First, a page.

Michael Adno admired no artist’s work more than Alabama’s William Christenberry. And after Christenberry died in late 2016 at 80, Adno retraced his footsteps through west-central Alabama. Today, read through a two-year journey with Christenberry’s family and friends, recounting how he made a record of his native Hale County and what that ultimately meant outside the South.
Story by Michael Adno • Photos by William Christenberry
Store With Signs, Greene County, Alabama, 1974.
“Certain places seem to exist mainly because someone has written about them. Kilimanjaro belongs to Ernest Hemingway. Oxford, Mississippi, belongs to William Faulkner, and one hot July week in Oxford I was moved to spend an afternoon walking the graveyard looking for his stone, a kind of courtesy call on the owner of the property. A place belongs forever to whoever claims it hardest, remembers it most obsessively, wrenches it from itself, shapes it, renders it, loves it so radically that he remakes it in his image…”
— Joan Didion, “In the Islands,” from The White Album: Essays, 1979
A summer squall tore the sky open one afternoon in Stewart, Alabama, when William Christenberry visited a cemetery near where his family had owned a farm since 1916.
As the dark clouds marched south — the rain giving way to bands of sun — he noticed the crepe-paper wreaths on the graves dripping lavenders, pinks, and a deep red. He remembered the sentinel oak tree watching over the place, the stand of pines at its edges, and the mounds that rose and fell, marking the lives of the people who lived there before him. But the pigments falling off those paper wreaths onto the red earth of west-central Alabama stuck with him. He made some photographs, then returned home and painted that graveyard. Fifty years later, he wrote, “That graveyard in Stewart was the first one I was interested in.”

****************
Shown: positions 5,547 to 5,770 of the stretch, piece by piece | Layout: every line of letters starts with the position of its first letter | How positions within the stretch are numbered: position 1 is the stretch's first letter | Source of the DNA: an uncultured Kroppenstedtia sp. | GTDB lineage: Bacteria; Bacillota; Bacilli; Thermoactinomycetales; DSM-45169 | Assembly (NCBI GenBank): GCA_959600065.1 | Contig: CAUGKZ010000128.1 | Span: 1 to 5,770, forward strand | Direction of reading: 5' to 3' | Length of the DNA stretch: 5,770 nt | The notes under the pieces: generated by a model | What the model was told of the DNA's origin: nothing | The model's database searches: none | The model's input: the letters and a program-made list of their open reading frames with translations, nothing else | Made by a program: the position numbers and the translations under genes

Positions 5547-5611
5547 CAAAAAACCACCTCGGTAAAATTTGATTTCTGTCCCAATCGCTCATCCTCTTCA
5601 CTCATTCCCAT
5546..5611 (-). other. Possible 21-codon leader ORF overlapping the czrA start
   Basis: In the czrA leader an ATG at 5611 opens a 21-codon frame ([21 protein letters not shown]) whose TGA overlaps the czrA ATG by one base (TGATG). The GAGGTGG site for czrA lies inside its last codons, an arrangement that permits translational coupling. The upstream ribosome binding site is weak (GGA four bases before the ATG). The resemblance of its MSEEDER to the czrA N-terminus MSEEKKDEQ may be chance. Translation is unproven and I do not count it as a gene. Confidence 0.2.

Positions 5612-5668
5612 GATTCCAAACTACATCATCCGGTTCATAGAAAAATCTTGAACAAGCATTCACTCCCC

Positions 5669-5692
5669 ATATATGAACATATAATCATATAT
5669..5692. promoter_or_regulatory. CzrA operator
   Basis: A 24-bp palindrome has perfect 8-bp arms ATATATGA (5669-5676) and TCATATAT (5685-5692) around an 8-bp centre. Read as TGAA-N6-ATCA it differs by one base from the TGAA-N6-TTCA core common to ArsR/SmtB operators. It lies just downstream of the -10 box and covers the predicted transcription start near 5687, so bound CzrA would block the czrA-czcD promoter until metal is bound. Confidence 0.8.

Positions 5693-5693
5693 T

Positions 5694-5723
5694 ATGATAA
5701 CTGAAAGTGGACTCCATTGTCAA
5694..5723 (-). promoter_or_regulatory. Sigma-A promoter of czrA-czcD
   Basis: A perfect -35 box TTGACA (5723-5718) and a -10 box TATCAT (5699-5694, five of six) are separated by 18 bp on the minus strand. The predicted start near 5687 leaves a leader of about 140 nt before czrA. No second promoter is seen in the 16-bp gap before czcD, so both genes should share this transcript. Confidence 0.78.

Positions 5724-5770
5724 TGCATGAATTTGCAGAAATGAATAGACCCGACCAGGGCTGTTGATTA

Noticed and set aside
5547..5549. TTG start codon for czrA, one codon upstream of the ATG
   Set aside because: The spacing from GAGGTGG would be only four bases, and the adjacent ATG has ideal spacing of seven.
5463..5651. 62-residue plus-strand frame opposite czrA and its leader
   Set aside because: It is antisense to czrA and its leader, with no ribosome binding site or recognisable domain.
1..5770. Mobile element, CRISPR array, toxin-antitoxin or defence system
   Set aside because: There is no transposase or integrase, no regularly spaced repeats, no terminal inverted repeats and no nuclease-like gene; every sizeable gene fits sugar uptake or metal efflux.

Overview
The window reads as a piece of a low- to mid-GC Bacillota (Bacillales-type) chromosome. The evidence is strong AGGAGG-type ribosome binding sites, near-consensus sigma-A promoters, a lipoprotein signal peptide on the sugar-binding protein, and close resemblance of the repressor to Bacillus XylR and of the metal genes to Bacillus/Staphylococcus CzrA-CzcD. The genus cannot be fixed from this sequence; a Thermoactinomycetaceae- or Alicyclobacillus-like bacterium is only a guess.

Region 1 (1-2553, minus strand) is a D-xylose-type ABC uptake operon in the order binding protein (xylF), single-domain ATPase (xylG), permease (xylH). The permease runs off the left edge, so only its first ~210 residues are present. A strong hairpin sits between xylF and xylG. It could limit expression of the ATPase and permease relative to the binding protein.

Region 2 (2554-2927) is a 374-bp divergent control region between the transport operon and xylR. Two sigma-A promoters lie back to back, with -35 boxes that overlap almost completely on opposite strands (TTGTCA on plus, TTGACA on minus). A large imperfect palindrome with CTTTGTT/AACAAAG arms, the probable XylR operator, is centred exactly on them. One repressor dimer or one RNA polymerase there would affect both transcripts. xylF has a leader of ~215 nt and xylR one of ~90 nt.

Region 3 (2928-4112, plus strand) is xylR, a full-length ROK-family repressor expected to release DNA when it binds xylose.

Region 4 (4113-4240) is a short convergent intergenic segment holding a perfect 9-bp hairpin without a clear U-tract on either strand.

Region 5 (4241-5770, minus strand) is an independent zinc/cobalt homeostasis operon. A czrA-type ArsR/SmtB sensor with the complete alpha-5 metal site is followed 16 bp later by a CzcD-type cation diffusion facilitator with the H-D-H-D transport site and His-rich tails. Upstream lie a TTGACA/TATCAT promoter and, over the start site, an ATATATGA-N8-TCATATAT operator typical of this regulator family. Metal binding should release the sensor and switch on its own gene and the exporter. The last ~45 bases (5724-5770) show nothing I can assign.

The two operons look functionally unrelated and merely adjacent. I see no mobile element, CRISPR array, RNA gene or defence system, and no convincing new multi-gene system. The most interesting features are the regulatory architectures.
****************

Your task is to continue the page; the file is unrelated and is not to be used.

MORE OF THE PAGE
In 2001, after Christenberry galvanized his place among the South’s most prominent artists (and one of the most adored in America), he told Andy Grundberg, “Whenever someone asks why I always photograph in Alabama, I have to answer that, yes, I know there are other places, but Alabama is where my heart is.”
Like Hemingway’s imprint on the green hills of Africa or Faulkner’s on Mississippi, Hale County belonged to William Christenberry — just as Memphis belongs to William Eggleston, Eatonville to Zora Neale Hurston, or Sacramento to Joan Didion.
Coleman’s Café, Greensboro, Alabama, 1971, and daughter Kate Christenberry holding a print of the photograph (photo by Michael Adno).
The thread of memory applied to all his work in sculpture, painting, and photography. But more clearly, he made visible the connective tissue between what places once were and what they were becoming. Walker Percy described Christenberry’s work as “a poetic evocation of a haunted countryside.” Walker Evans called Christenberry’s early photographs “perfect little poems.”
But apart from memory or time or place, pride and a deep sense of family coursed through his work. As Christenberry wrote, “When I travel, it troubles me to see how some people still look down upon the American South. There’s a stereotype that Southerners are stupid or uneducated, but that’s not the case. There are great artists who came from there, particularly writers and musicians. Jazz and the blues came from the South. Robert Rauschenberg was born in the South. Jasper Johns is from South Carolina.”
Christenberry’s career, which spanned five decades, with more than 100 solo shows, a 1984 Guggenheim fellowship, countless awards, and monographs, is testament to his point. Indeed, great artists come from here — Christenberry among them.
On November 28, 2016, William Christenberry died after a decade-long battle with Alzheimer’s. He was 80 years old when he passed away in Washington, D.C., the town he’d called home for almost five decades. A year after his death, I set out to retrace the footsteps of an artist I admired to no end. I went to Hale County, Alabama, to Washington, and to Memphis, seeking his family, his friends, and the places that affected him most. This was in no small part a pilgrimage — my attempt to pay homage to Christenberry and his memory.
Of course, I had no idea what the hell I’d find, or what I wouldn’t.
Grave, Windy Day, Stewart, Alabama, 1964 (left), and Chistenberry's painting "Grave II," 1963.
OLD MAN: You get old and you can’t do anybody any good anymore.
BOY: You do me some good grandpa. You tell me things.
— Robert Penn Warren, dedication in Being Here, Poetry, 1977-1980
William Andrew Christenberry Jr. was born in Tuscaloosa, Alabama in 1936. In 2009, he told an audience, “All my life, I wanted to be an artist.” Growing up, his family made frequent trips just south of town to where both sides of the family owned farms in Hale County.